Justice Secretary Robert Buckland has announced plans to overhaul the way government decisions are challenged in courts.
Currently, judicial review allows anyone affected by a government or public body decision to apply to the courts to rule whether the decision or action was lawful or unlawful.
Some recent examples of judicial review in action include cases brought against the Government for shutting down Parliament and challenges to its management of Brexit.
Following an independent review into the relationship between the Government and the courts, Mr Buckland has announced plans to restrict what kind of issues courts could rule on through the judicial review process. Potential changes include a set of rules to determine which issues courts are allowed to rule on and which they are not allowed to rule on.
'The only way the public can challenge the Government when it breaks the law'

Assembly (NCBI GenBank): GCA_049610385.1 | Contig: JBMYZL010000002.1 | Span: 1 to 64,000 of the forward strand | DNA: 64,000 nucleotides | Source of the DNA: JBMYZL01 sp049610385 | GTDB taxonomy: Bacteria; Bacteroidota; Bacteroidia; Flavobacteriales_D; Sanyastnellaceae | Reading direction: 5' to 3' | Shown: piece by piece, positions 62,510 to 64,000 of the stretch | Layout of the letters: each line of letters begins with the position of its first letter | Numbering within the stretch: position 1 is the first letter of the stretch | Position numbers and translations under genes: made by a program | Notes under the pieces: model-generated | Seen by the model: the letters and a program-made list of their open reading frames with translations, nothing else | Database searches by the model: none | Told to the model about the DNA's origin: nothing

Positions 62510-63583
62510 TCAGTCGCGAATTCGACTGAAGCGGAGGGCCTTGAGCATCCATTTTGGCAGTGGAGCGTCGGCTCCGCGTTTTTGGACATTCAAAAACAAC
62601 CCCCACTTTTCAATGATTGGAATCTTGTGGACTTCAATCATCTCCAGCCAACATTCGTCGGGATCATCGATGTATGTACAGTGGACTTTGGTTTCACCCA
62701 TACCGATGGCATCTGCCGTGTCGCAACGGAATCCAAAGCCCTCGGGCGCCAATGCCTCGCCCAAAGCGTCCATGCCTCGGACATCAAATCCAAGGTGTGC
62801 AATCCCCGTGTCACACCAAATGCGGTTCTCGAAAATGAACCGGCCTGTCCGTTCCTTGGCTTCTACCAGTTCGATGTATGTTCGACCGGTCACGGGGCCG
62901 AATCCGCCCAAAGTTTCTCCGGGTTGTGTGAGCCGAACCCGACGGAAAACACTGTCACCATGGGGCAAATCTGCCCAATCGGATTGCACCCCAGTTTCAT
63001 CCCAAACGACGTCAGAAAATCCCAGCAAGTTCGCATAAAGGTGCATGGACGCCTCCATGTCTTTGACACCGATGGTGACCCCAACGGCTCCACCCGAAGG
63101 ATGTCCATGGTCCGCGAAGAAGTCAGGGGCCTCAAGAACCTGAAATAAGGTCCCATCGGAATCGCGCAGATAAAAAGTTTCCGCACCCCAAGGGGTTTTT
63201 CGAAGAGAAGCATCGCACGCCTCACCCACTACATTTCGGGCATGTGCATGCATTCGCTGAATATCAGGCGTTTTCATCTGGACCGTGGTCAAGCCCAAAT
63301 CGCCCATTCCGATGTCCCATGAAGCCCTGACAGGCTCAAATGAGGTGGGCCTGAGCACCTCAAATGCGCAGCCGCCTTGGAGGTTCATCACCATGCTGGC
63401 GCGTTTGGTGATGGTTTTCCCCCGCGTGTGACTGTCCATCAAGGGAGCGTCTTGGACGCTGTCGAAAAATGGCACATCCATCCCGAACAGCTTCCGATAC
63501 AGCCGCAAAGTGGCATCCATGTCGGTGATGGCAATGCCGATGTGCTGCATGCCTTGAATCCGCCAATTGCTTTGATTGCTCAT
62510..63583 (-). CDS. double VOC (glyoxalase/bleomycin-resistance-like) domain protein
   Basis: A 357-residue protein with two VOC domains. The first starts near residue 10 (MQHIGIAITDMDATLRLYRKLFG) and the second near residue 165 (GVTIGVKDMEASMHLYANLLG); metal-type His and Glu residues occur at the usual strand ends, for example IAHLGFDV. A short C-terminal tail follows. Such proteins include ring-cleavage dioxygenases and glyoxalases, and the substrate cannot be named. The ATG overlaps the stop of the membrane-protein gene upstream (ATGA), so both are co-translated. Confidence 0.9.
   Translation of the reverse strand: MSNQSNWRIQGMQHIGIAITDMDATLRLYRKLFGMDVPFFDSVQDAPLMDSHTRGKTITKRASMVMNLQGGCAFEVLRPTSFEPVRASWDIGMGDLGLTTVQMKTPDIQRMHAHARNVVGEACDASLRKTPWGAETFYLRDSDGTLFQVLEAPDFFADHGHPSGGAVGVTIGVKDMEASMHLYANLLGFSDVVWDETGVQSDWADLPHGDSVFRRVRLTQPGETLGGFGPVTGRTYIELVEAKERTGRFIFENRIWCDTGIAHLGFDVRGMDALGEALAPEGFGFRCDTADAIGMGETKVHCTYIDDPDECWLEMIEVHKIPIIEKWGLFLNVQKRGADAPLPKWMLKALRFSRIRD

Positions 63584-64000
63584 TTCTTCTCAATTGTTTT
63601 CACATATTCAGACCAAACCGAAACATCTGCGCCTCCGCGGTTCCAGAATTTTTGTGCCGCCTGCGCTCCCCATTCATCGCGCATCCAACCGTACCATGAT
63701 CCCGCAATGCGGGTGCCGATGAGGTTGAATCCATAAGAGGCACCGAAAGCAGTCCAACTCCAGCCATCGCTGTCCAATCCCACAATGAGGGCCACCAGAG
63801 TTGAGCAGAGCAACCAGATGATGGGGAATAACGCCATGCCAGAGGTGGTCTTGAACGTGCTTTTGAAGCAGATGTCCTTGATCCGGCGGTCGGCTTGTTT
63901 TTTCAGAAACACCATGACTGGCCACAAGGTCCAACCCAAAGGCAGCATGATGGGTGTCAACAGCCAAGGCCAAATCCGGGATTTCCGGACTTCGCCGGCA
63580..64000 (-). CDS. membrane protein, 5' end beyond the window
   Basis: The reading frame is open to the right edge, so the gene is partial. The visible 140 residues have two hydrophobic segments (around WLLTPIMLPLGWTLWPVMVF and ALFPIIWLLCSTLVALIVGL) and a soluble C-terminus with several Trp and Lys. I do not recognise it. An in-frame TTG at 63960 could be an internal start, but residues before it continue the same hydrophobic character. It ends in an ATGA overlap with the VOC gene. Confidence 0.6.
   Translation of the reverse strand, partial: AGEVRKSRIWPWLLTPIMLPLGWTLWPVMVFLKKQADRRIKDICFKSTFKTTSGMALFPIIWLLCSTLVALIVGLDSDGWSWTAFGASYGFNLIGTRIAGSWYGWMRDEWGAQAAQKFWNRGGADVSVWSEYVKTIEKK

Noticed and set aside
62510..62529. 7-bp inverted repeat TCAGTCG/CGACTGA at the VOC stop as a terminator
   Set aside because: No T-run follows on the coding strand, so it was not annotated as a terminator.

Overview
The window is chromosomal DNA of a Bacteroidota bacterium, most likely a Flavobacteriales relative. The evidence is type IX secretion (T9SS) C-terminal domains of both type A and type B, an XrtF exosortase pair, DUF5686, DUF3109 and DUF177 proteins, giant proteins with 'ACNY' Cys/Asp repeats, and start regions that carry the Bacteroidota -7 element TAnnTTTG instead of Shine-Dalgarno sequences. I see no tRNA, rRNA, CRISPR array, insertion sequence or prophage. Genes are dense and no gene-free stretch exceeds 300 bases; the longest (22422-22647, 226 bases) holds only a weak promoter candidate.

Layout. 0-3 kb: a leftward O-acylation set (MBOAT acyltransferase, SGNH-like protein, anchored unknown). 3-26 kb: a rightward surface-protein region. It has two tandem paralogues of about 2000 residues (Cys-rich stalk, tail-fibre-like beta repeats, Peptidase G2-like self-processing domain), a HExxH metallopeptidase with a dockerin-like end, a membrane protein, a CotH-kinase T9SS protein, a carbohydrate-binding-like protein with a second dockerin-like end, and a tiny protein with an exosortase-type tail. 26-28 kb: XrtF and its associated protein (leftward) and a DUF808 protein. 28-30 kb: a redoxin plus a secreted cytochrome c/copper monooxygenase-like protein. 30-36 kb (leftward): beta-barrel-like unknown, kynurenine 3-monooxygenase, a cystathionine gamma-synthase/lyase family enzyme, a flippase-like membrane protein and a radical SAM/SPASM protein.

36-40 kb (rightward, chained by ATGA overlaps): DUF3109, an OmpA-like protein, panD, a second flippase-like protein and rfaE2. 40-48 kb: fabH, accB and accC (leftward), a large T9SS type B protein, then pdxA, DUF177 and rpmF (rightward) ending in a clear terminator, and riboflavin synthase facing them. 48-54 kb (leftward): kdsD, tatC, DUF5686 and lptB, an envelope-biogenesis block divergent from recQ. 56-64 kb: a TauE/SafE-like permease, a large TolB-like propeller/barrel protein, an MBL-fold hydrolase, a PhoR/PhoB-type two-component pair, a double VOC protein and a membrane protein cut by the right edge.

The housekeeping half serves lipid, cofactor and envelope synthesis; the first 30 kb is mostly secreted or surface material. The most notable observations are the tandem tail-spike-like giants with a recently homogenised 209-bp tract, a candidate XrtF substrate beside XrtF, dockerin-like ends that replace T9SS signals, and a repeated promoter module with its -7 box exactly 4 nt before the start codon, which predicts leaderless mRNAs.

Mr Buckland has said the move will "protect" judges from being drawn into politics, striking the "right balance" between the "need for effective government" and public scrutiny.
In an address to MPs, he said that he recognised judicial review as a "vital" and "important" process for keeping power in check. He added, however, that reforms would prevent judges from being caught up in issues beyond their remit.
Labour politician and Shadow Justice Secretary David Lammy has criticised the reforms, accusing the Government of trying to put "new limits" on judicial reviews.
He added that the overhaul was an attempt to "trample on values we all hold dear - including fairness, accountability and the rule of law".
"Judicial review is the only mechanism by which members of the public can challenge the government and public bodies when they break the law," he said.
Most judicial review cases don't get very far in the legal process. Out of 3,597 put forward in 2018, just 218 made it to a court hearing. Of the cases that reached court in 2018, the Government won 50 per cent.
One recent case won against the Government was the Supreme Court ruling that Boris Johnson's shutdown of Parliament in August 2019 was unlawful.